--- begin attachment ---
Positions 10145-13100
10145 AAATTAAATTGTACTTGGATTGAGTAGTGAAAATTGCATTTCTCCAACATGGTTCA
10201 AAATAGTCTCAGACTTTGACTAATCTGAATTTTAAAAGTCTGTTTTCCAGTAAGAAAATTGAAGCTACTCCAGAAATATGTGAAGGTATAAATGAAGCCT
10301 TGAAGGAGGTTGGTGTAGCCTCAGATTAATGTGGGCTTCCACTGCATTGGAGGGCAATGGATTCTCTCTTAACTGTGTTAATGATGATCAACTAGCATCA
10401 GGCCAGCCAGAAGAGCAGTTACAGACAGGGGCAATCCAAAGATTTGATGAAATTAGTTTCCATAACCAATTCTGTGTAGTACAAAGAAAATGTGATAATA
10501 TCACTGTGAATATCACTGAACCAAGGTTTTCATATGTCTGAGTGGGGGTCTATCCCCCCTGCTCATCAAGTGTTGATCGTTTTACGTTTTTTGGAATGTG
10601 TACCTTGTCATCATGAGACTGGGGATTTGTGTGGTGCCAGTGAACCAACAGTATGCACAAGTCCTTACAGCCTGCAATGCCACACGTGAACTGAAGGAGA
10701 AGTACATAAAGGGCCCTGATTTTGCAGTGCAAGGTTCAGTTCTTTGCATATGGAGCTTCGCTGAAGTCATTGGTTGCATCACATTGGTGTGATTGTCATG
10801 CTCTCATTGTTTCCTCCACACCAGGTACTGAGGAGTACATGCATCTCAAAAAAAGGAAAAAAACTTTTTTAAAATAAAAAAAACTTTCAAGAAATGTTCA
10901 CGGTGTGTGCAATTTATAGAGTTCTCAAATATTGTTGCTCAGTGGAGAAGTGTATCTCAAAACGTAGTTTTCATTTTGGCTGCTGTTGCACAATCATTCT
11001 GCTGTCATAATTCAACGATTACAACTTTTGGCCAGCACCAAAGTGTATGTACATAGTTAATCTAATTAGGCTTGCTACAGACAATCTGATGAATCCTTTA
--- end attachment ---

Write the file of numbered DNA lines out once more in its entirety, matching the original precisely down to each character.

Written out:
Positions 10145-13100
10145 AAATTAAATTGTACTTGGATTGAGTAGTGAAAATTGCATTTCTCCAACATGGTTCA
10201 AAATAGTCTCAGACTTTGACTAATCTGAATTTTAAAAGTCTGTTTTCCAGTAAGAAAATTGAAGCTACTCCAGAAATATGTGAAGGTATAAATGAAGCCT
10301 TGAAGGAGGTTGGTGTAGCCTCAGATTAATGTGGGCTTCCACTGCATTGGAGGGCAATGGATTCTCTCTTAACTGTGTTAATGATGATCAACTAGCATCA
10401 GGCCAGCCAGAAGAGCAGTTACAGACAGGGGCAATCCAAAGATTTGATGAAATTAGTTTCCATAACCAATTCTGTGTAGTACAAAGAAAATGTGATAATA
10501 TCACTGTGAATATCACTGAACCAAGGTTTTCATATGTCTGAGTGGGGGTCTATCCCCCCTGCTCATCAAGTGTTGATCGTTTTACGTTTTTTGGAATGTG
10601 TACCTTGTCATCATGAGACTGGGGATTTGTGTGGTGCCAGTGAACCAACAGTATGCACAAGTCCTTACAGCCTGCAATGCCACACGTGAACTGAAGGAGA
10701 AGTACATAAAGGGCCCTGATTTTGCAGTGCAAGGTTCAGTTCTTTGCATATGGAGCTTCGCTGAAGTCATTGGTTGCATCACATTGGTGTGATTGTCATG
10801 CTCTCATTGTTTCCTCCACACCAGGTACTGAGGAGTACATGCATCTCAAAAAAAGGAAAAAAACTTTTTTAAAATAAAAAAAACTTTCAAGAAATGTTCA
10901 CGGTGTGTGCAATTTATAGAGTTCTCAAATATTGTTGCTCAGTGGAGAAGTGTATCTCAAAACGTAGTTTTCATTTTGGCTGCTGTTGCACAATCATTCT
11001 GCTGTCATAATTCAACGATTACAACTTTTGGCCAGCACCAAAGTGTATGTACATAGTTAATCTAATTAGGCTTGCTACAGACAATCTGATGAATCCTTTA